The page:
Updated on August 13, 2019. Medical content reviewed by Dr. Joseph Rosado, MD, M.B.A, Chief Medical Officer
August 2019 – Governor J.B. Pritzker signed SB 455 expanding Illinois’ Medical Marijuana Program. This will become effective Jan 1, 2020. The pilot program, originally effective until 2020, has now been formally signed into a permanent program. The bills also added eleven (11) new qualifying conditions, expands the range of medical professionals who can certify qualified patients and expands Medical Marijuana access in schools.
Patients in Illinois diagnosed with one of the following severe, debilitating, or life-threatening medical conditions, are afforded legal protection under the Illinois Medical Marijuana law, as per the Compassionate Use of Medical Cannabis Pilot Program Act:
New Conditions that have been signed into law that become effective Jan 1, 2020:
To qualify for Illinois’ Medical Cannabis program:
Illinois Patient Registry Application Fees:
Application Fees are reduced for persons enrolled in federal Social Security Disability Income (SSDI) or Supplemental Security Income (SSI) disability programs with a “Benefit Verification Letter” from the Social Security Administration (Letter must be dated within the last year and must show Patient’s Name, Address & Type of Benefits Received).
Veterans who receive health services from Veteran’s Administration (VA) Facilities are not required to obtain a written certification from a physician, but can instead submit 12 months of VA records along with their application.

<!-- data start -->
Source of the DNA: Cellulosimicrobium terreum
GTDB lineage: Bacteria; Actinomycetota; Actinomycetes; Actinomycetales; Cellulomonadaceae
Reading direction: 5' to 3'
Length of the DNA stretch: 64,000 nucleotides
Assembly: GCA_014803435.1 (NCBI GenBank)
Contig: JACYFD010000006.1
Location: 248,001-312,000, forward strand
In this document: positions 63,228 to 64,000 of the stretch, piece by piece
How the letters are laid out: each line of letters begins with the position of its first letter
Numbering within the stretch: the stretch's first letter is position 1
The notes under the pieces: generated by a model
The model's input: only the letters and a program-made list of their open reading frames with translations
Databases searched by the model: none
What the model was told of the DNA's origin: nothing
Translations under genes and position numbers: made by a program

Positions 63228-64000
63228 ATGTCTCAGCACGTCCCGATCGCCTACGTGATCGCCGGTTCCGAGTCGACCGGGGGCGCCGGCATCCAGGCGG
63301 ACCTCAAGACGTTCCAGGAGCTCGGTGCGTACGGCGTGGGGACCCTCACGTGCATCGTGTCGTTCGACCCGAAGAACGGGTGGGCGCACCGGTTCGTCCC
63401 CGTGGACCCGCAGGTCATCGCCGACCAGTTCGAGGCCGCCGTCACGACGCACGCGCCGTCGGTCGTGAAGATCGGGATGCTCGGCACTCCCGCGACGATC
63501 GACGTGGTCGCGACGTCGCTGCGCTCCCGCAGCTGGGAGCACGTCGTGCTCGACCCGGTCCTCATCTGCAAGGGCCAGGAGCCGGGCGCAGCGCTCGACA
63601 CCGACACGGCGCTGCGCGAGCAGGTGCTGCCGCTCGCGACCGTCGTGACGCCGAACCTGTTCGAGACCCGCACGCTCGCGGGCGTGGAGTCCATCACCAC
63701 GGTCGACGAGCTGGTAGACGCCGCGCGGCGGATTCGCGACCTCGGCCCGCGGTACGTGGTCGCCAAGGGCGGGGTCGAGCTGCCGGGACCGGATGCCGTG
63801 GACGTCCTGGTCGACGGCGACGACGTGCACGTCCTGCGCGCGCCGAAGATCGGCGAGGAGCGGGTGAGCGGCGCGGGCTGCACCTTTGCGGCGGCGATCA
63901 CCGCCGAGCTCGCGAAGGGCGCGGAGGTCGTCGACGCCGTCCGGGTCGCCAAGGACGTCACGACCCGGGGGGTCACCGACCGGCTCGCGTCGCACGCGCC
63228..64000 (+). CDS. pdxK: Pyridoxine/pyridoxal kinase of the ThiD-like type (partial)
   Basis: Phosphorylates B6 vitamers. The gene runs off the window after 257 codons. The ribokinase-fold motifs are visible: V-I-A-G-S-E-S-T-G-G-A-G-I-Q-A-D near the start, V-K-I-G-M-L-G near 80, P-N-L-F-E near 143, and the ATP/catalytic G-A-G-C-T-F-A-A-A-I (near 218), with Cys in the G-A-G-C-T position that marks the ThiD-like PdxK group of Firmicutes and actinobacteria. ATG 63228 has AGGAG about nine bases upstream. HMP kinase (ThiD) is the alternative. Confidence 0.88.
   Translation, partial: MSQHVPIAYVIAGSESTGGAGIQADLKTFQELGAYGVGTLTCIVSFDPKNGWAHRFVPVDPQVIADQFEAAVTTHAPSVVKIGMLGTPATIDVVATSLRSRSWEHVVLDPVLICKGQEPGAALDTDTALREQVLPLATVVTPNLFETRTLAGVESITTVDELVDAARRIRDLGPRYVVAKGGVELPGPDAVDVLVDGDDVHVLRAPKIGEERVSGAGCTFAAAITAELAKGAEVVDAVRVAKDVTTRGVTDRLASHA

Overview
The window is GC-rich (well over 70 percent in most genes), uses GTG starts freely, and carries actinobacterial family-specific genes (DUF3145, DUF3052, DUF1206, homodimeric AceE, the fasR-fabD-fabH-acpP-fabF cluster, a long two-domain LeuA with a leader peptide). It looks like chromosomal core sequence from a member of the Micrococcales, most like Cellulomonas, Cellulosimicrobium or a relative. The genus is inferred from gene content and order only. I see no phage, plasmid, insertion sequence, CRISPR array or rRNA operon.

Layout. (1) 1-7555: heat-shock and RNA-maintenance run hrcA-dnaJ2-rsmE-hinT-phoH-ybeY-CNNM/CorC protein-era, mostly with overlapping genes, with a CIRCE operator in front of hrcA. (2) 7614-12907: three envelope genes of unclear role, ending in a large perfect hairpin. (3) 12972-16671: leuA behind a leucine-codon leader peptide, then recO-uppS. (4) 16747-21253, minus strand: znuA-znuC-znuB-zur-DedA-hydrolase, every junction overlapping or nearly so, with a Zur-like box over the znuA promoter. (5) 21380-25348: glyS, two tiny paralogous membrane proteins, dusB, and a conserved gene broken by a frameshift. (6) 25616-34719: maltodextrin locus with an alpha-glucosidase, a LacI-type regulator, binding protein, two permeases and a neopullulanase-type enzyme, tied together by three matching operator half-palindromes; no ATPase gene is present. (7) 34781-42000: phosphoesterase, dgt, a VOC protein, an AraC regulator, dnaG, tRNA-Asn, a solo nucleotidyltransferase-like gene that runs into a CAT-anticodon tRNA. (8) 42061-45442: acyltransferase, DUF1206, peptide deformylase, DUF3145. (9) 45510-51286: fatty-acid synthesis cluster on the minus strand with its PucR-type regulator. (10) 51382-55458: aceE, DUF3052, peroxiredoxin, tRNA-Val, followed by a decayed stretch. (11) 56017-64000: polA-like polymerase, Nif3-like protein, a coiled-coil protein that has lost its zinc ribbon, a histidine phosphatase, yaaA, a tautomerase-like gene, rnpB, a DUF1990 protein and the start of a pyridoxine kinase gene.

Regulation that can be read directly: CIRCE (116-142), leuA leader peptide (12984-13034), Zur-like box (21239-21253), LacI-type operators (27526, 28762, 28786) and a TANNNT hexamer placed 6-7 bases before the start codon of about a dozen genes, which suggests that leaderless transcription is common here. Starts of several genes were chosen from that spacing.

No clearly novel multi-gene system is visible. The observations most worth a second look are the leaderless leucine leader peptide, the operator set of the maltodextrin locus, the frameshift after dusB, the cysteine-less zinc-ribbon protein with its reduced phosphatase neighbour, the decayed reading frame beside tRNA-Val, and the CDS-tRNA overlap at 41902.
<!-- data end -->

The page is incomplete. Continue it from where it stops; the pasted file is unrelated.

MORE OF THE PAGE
Application Fees (Designated Caregivers):
The Illinois Marijuana Registry is mandatory and does NOT accept other state’s registry cards.
Some medical marijuana patients will claim they have a doctor’s prescription for medical marijuana, but marijuana prescriptions are in fact illegal. The federal government classifies marijuana as a Schedule I drug. Therefore doctors are unable to prescribe marijuana to their patients, and medical marijuana patients cannot go to a pharmacy to fill a prescription for medical marijuana. Instead, medical marijuana doctors in Illinois will supply patients with a medical marijuana recommendation in compliance with state law.
According to Illinois medical marijuana laws, an adequate supply is specifically defined as 2.5 ounces of usable cannabis during a period of 14 days, derived solely from an intrastate source. The cultivation of cannabis by Illinois patients and caregivers is NOT permitted.
Illinois legislatures were considering a proposal that would make recreational use of marijuana legal in Illinois. Not only would patients meeting medical marijuana qualifications in Illinois be able to legally possess up to an ounce of weed, but any adults 21 years of age and older would as well. Advocates estimate that legalizing pot could bring up to $700 million annually in new revenues.